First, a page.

So this Thanksgiving while I sit at the table with my loved ones, I'll be saying a prayer for those serving around the world to keep us safe.

Just for fun, here's a compilation of some of those heroes. They make me smile, and weep a little. They make me remember all I have to be grateful for.

I hope you enjoy.

In this clip, country singer Toby Keith (a big, big supporter of the military) brings a young Army wife on stage to sing American Soldier with him, and to give her a nice surprise.

Here, singer Pink performs a beautiful ballad with her dad, a Vietnam vet, who also wrote the song. What a lovely moment.

In this one, the Cadet Glee Club of West Point performs "The Longest Day," written about D Day. It's long, but the beginning that features an audio recording of Gen. Dwight Eisenhower, supreme commander of the Allied Expeditionary Force, giving a pep talk to the troops, is so moving. I can't imagine what they must feel listening. (If you've never seen the movie, check it out.)

Wishing you and yours a joyous Thanksgiving, filled with the love and laughter of family and friends.

Leah writes stories of mystery and romance, good and evil, and the power of love. Learn more at

Saturday, November 21, 2015

Worried by the events on the news by Barbara Edwards

I am worried by the events on the news 

I admit that the attacks in Paris have reawakened the fear I felt after 911. My heart was in my throat when the second plane hit the Towers. Then the Pentagon was hit and finally those on the plane that crashed in Pennsylvania. Every hour brought more horror.

In the years since there are a number of people who don’t remember. They were too young, in a different part of the country or didn’t understand. 
It scared me to pieces when President Bush said this war would last for generations. .It turns out he was right. 

Our country, our soldiers will be fighting to keep us safe. The men and women in my family have served in the Navy, the Army, the Marines, the National Guard. I don't want to lose any of them to a terrorist.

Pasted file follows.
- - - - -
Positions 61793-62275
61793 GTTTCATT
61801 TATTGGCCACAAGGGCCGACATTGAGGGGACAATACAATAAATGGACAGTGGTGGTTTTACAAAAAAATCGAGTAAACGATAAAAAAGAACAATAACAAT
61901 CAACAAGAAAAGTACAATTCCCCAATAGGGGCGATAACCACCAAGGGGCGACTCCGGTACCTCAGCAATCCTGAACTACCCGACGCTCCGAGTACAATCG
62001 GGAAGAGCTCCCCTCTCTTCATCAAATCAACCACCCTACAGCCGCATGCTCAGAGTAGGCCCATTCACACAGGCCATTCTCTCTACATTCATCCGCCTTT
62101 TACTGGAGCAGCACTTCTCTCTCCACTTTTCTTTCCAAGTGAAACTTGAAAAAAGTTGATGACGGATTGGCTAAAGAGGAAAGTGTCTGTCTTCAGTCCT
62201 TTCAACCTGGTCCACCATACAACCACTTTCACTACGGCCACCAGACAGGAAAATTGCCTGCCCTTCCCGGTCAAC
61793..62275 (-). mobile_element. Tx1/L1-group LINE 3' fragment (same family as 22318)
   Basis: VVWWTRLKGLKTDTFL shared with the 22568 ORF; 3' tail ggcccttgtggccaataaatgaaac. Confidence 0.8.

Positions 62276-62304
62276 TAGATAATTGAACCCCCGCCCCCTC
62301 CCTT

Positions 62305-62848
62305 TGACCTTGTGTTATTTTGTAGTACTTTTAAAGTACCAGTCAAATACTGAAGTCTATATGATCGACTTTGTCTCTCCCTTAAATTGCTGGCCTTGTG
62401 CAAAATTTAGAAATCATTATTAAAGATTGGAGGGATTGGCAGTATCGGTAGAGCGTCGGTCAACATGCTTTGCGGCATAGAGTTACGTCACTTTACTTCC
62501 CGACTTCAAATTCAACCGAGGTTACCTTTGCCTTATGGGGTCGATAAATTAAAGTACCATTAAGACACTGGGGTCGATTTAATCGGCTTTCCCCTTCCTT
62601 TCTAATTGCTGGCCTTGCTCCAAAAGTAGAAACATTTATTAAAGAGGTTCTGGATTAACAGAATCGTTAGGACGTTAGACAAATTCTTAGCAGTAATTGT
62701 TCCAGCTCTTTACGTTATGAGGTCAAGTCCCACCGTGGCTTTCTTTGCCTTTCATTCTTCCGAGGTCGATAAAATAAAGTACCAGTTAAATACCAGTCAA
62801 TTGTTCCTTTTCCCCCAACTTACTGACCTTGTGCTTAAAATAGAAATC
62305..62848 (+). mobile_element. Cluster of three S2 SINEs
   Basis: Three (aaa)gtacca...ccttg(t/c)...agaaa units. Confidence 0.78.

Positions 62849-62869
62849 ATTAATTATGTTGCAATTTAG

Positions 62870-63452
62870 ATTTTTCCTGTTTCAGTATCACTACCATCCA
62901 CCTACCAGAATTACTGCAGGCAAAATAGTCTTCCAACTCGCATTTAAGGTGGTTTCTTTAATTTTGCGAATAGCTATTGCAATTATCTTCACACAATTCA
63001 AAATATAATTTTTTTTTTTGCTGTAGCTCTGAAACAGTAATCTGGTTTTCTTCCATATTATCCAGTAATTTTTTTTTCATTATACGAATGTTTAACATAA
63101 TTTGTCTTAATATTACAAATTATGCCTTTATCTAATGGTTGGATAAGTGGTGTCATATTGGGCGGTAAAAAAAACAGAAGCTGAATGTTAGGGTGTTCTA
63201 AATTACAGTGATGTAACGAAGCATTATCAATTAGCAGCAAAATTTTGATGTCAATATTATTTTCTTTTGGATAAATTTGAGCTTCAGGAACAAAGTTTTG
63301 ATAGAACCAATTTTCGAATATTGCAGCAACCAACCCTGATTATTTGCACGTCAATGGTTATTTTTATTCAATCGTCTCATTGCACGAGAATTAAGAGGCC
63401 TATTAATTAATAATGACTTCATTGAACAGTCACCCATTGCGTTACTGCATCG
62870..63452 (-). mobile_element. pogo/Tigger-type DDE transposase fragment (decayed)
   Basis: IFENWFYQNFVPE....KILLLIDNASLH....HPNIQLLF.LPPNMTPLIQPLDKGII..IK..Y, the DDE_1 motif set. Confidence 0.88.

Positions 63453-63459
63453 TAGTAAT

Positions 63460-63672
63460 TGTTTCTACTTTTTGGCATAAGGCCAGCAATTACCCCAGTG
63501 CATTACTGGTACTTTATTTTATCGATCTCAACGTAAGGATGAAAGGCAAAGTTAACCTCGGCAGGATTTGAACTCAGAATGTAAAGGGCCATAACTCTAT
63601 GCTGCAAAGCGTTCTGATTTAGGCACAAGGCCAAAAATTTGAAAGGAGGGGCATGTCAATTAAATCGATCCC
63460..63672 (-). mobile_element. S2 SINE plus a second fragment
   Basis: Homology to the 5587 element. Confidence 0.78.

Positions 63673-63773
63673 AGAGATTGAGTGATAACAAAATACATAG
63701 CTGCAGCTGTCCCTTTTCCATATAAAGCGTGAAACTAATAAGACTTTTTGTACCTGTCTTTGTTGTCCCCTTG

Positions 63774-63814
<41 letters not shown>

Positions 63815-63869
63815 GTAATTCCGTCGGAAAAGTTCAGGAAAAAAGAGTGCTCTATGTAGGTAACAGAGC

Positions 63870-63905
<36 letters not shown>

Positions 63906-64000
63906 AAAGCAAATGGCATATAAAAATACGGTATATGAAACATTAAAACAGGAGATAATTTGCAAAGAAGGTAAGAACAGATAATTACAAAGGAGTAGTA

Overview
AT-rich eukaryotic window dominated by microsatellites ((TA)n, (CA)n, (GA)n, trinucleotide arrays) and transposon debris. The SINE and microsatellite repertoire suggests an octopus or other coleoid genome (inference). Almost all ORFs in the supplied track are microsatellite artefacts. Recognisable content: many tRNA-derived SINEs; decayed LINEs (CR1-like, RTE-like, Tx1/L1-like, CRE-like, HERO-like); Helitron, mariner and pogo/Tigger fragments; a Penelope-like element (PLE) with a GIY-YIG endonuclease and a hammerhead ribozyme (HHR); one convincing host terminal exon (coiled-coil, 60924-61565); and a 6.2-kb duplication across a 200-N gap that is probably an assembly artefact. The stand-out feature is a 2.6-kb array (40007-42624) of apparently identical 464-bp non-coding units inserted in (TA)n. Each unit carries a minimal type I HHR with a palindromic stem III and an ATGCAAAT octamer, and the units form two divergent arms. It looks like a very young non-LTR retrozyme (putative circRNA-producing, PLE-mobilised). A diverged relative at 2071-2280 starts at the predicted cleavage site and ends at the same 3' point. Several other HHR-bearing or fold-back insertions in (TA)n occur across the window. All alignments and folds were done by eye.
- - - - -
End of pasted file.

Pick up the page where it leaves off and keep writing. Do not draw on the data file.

I hope I’m wrong, but I worry about another attack happening here. 
So what can a person do?

If I plan to go to the mall, I pick a time when its not crowded. Crowds are prime targets for suicide bombers. 

In a lot of ways I’m lucky. Being a trained police officer, my husband is always aware of his surroundings. When we are in public he knows what’s happening. I depend on him. 
I always look for and locate where the exits are. 
I go to church but arrive as the service starts and sit near the exit. There are too many components of a religious war in this conflict. Several churches have already been the site of shootings.
Recently, there was a warning posted for parents of children. If there is a shooting, bombing, attack at your children’s school ,’Don’t go there!” These cowards are trained to have a second attack in place to kill the emergency response workers. Wait to be told where to pick up your child. I know this is a time filled with panic. Be safe.
Be alert when out in public. No one noticed the Boston bombers drop backpacks on the sidewalk. 
Get a permit to carry a concealed weapon. Attacks have been stopped by return fire,
Notice someone who’s clothes look too bulky. A vest bomb is heavy.
Don’t be ashamed that strangers make you nervous. This is your commonsense working.